On the northwest side of the Wichita Mountains, painted in verdant green and orchestrated with birdsong, is a sanctuary.
To the Kiowa nation it was known as the “Valley of a Thousand TeePees,” a land that protected the nomadic tribe during the winters. The mountain ridge that bolsters the valley is the simulacrum of a woman lying across the land, one knee propped to the sky. The Kiowa called her “The Sleeping Lady of the Wichita’s,” and she protected the valley.
In 2004, a group of Kiowa elders came to the valley, which is now home to Camp Y’Shua, an annual summer youth ministry camp. The elders met with Kim Wayne Shahan who owns the land and runs the camp. The elders told Shahan the story of the sleeping lady.
Standing on a ridge overlooking the valley, Shahan recalled his meeting with the elders, and the moment that altered his vision for the camp.
“Then this older Kiowa elder gets up off of his chair and he says ‘Kim, look at her, she’s pregnant and she’s given birth to a vision.’ That old man took me, he grabbed me by my hands and started praying around me in the Kiowa language,” Shahan said. “People ask me, they say, ‘Kim, why are you so passionate about these things? I mean dear Lord, multiple generations of people that have come to this land are telling me ‘you are valued by us, what you do is valued.’”
To understand Shahan’s present, one needs only take a look at his past. In the 1980s, his parents purchased 12 acres in the valley with the dream of eventually building a home in the quiet stillness of the wilderness. Shahan, who graduated from OSU in 1981, had gone to South America to minister. When he returned, he told his mother, Barbara Juanita White Shahan, that he had a dream.
“It was called ‘Athletes of Good news,’ because I was an athlete and I thought I had some good news,” Shahan said. “It was very simple in my mind.”
Shahan, who had received a full-ride basketball scholarship throughout his time in college, described to his mother his dream of creating a sanctuary for youths to come and live a prayerful life. That was when his mother offered up her own dream to help her son achieve his.
“She gave me that 12 acres and the money she had saved for me to go to college,” Shahan said, tears he had not expected welling up in his eyes. “If my mother wouldn’t have given up on her dream of a home here to get me started, this never would have happened.”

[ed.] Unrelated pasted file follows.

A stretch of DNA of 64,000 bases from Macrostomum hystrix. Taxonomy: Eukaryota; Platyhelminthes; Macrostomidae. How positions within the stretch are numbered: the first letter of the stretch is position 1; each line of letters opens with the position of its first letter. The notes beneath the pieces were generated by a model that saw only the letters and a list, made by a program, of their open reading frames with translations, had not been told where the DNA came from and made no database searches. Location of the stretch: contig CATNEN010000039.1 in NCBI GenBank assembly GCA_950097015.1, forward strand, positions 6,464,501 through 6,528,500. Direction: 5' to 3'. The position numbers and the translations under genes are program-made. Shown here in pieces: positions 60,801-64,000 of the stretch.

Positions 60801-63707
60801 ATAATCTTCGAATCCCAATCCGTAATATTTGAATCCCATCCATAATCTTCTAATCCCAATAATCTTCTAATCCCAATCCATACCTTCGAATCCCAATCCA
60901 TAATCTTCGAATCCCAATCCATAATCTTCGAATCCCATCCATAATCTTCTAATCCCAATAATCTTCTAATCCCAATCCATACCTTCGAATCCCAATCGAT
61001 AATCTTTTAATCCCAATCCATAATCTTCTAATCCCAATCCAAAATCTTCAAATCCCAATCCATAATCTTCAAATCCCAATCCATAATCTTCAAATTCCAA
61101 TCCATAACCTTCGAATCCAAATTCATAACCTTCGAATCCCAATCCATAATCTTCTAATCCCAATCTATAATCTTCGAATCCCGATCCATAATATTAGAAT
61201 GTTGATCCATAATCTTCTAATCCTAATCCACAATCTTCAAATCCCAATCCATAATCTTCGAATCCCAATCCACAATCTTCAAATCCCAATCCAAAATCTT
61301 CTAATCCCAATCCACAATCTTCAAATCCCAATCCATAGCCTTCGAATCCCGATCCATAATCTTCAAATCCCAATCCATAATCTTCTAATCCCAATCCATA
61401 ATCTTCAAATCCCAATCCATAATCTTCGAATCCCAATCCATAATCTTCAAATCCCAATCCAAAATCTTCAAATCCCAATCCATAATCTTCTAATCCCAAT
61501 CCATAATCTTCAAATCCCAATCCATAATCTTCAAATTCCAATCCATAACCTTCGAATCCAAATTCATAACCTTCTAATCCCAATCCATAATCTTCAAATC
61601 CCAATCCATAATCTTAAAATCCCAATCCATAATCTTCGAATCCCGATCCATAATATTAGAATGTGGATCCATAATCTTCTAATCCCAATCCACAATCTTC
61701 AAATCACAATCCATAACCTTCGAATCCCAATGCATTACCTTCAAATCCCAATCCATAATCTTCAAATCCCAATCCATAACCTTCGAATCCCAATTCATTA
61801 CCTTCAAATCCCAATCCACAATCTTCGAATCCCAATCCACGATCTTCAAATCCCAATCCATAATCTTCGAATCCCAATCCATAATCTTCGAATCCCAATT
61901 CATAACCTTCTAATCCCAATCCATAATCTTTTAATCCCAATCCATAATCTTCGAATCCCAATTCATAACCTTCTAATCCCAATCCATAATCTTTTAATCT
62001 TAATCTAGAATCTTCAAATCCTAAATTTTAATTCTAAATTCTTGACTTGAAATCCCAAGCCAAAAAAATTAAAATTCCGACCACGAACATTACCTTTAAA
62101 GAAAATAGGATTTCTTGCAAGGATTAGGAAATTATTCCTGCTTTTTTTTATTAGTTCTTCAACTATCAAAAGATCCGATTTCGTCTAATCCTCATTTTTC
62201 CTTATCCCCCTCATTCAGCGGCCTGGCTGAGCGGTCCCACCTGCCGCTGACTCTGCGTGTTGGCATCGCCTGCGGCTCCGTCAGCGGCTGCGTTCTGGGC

His mother passed away in 2011. By then, the camp had grown to 160 acres. Before she passed, Shahan and his mother would climb the same ridge he was standing on. There, the two of them would sit on a rock and look at across the valley in the shadow of the sleeping lady.
“My mom and me, we talked about this place. I said, if there is anything we can do it’s bring people here to experience whatever it is that is here,” Shahan said.
And there is something there, Shahan believes, even if it isn’t something he can put into words. Standing on that ridge in the shadow of the mountains, the beauty and wonder of nature spilling out before you like an amphitheater where nature is the stage and birds, squirrels and deer the actors upon it, is a spiritual experience for him.
“When her Alzheimer’s came on and she came up here it was like she’d go away, got to place she’d be in and out of. She’d forget it, but she’d keep reliving it here,” Shahan said.
For the last nine years, Shahan has been working hard to honor his promise to his mother, and on May 26, what would have been his mother’s 86th birthday, he officially christened that ridge as “Juanita Ridge.”
Juanita Ridge will serve as a visitor’s center, seating for events and a venue for fundraising among many other potential uses. In a small gathering of 30 students from this year’s camp, Shahan dedicated the ridge in memory of his mother. It was the first of what he hopes will be many celebrations there.
“One of the dreams I have is to bring organizations out here to help raise money for Alzheimer’s,” Shahan said.
As Shahan stood next to the rock that he and his mother had spent so much time on during her final days, he looked out at his vision, the one the sleeping lady had birthed. In the distance he pointed out a white dove against the Oklahoma skyline. Maybe it was a dove, maybe it was a crane. But in that place, it could have been anything he wanted, and that was what mattered to him the most.